Thursday, 5 March 2015

Blog Tour Review Lili by Wen Dee Tan (Children's, Picture Book, 10E/10E)

The competition to win this is after the review!
15th February 2015, Fat Fox, 32 pages, Hardback, Review copy

Themes: friendship, differences, 

Summary from Fat Fox
Lili is an ordinary little girl. Well except for one thing, she has fiery red hair. Lili finds it hard to make friends with there fiery red hair, but one day Lili finds the village children lost in the deep dark woods and her briery (and hair) leads them all home safely. Lili is a beautiful story of overcoming rejection and being accepted for who you are – something that will resonate with children and adults everywhere.

Nayu's thoughts
On this particular blog tour Fat Fox is asking reviewers to chat about their personal feelings towards the book, how they relate with Lili, etc. Because I do just then when I normally review books, I'm putting my thoughts in this part of the review. 

Lili is a deceptively simple picture book. The style of drawing with no colour other than Lili's hair draws all attention to the orange flames. It is all too easy to imagine the hardship Lili faces - yes she may be able to heat up her own bath water, but when it rains would her hair go out? Or does it make the rain evaporate? She would be so unpopular in snowy weather since she could probably melt a snowman. My heart went out to Lili as she was rejected for being herself. She couldn't help having her hair any more than we can 'help' having two arms and two legs. It's a part of her which both she and others needed to accept.

Having fire for hair causes no end of problems for the children she plays with. I think this is a fair depiction of how children and adults see anything which makes someone different from what is considered normal. By the way, normality doesn't exist! Yet people create barriers when there don't need to be any. I confess to thinking that Lili's parents may have turned out to be like Roald Dahl's Matilda's parents, in that they would abuse her hair and make her be a modern day cinderella, but thankfully they didn't.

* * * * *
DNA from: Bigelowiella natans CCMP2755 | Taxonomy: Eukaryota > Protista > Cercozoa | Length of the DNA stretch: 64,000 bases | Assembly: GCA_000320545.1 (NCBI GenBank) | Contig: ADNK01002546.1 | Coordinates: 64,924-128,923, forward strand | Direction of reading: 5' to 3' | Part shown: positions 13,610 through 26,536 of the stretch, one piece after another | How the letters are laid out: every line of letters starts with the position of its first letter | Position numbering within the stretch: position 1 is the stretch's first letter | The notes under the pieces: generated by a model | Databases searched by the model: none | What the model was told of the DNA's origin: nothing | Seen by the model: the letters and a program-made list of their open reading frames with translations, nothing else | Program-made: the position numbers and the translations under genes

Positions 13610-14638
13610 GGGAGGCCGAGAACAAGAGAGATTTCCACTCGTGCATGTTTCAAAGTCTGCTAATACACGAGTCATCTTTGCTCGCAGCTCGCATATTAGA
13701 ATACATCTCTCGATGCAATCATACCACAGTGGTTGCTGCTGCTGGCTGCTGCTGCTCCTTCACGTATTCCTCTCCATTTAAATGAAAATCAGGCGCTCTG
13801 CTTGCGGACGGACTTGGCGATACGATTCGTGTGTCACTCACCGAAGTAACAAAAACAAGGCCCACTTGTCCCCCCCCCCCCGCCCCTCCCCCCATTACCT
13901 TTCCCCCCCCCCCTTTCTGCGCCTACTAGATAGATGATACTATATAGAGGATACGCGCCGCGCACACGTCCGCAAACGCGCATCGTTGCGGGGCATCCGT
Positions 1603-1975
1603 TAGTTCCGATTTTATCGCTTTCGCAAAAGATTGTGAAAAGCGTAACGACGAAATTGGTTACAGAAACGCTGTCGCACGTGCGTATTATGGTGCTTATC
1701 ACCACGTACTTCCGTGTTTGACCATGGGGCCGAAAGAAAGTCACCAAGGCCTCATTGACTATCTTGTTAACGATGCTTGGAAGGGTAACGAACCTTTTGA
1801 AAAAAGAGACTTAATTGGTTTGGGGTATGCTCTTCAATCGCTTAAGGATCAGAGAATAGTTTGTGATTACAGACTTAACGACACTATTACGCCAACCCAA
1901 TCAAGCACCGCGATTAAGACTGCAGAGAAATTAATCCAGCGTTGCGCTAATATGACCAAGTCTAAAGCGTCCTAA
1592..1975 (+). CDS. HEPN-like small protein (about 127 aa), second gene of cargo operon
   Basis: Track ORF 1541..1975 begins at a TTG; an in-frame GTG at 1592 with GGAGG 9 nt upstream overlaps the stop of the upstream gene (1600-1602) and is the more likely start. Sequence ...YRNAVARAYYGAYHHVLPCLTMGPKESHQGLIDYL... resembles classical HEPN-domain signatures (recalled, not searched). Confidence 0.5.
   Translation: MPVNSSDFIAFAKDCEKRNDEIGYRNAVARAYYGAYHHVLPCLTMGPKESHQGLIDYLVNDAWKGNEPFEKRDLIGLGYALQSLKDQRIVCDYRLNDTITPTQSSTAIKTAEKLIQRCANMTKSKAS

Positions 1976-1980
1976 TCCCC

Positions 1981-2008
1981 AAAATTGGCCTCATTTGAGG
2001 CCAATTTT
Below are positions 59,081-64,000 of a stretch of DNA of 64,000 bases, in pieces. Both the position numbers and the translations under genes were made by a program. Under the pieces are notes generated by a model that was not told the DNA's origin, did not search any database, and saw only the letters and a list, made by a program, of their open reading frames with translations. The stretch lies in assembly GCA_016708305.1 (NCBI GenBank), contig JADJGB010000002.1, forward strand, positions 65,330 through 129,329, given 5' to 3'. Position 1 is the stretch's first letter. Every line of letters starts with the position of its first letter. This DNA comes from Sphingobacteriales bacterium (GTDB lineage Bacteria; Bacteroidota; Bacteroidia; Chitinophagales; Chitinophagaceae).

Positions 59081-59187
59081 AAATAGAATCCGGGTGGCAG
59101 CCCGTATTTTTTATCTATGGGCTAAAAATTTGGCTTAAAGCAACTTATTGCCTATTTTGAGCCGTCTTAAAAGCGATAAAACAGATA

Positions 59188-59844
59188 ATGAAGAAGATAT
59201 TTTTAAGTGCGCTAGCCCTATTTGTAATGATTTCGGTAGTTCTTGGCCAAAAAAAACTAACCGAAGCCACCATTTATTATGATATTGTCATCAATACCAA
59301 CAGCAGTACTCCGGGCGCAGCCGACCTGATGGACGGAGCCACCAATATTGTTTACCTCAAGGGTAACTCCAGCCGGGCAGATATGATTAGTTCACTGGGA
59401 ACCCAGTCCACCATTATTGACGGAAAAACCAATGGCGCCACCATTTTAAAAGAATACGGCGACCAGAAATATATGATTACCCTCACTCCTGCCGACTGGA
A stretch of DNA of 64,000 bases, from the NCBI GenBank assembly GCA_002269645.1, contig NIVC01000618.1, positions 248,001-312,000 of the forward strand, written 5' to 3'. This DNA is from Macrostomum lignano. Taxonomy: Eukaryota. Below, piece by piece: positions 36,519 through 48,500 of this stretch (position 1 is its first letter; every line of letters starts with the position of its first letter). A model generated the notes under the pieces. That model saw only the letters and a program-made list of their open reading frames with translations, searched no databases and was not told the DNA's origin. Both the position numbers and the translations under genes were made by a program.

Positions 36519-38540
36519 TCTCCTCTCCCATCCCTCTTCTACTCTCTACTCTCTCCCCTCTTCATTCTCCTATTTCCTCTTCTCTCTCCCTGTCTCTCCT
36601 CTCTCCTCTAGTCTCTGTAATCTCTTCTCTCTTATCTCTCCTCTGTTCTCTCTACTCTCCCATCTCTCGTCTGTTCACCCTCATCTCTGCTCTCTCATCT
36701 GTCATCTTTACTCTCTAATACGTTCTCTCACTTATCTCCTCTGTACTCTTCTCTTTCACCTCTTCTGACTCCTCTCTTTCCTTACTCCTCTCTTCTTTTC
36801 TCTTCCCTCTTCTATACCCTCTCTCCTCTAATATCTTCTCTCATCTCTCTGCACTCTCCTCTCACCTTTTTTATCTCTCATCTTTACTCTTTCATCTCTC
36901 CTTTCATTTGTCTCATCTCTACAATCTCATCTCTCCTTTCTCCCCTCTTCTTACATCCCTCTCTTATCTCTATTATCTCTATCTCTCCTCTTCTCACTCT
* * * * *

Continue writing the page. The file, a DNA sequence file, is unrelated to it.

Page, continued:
Like the first few children who came off worse for wear from Lili's hair, some people see difference as huge obstacles which aren't possible to climb. Thankfully there are many people who think outside the box and see how the so called problems can be turned into solutions. I remember when I was at school, sometimes my friends enjoyed the fact that I needed to rest a lot for medical reasons because it meant they could spend a bit of time chilling by a beanbag I had for resting! It made for a comfier story time. 

These days I don't go out a lot because I find it tiring. That doesn't stop me from having friends like Lili's who appreciated her hair was just one of those things - as well as being perfect for toasting marshmallows - my friends know that when I do go out and visit them I embrace the time we have together, trying to fill it with fun things to last me until I next see them.

Lili's tale is a gateway for optimistic thinking and problem solving, shows what the true meaning of friendship is, and encourages helping others and being inclusive with everyone you may meet. 

Find out more on Wen's website.

Suggested read
I've reviewed a lot of picture books which deal with differences; in Specs for Rex by Yasmin Ismail, (Children's, Picture book, 10E/10E) Rex does his best to avoid using his glasses, then finding they are rather useful after all. 

Competition has ended
This is an adorable logo
It's competition time! The lovely people of Fat Fox are offering one UK reader not only a copy of Lili's story but it's a signed copy! How cool is that?! Simply fill in the form below to enter.
A signed version of Lili could be yours!

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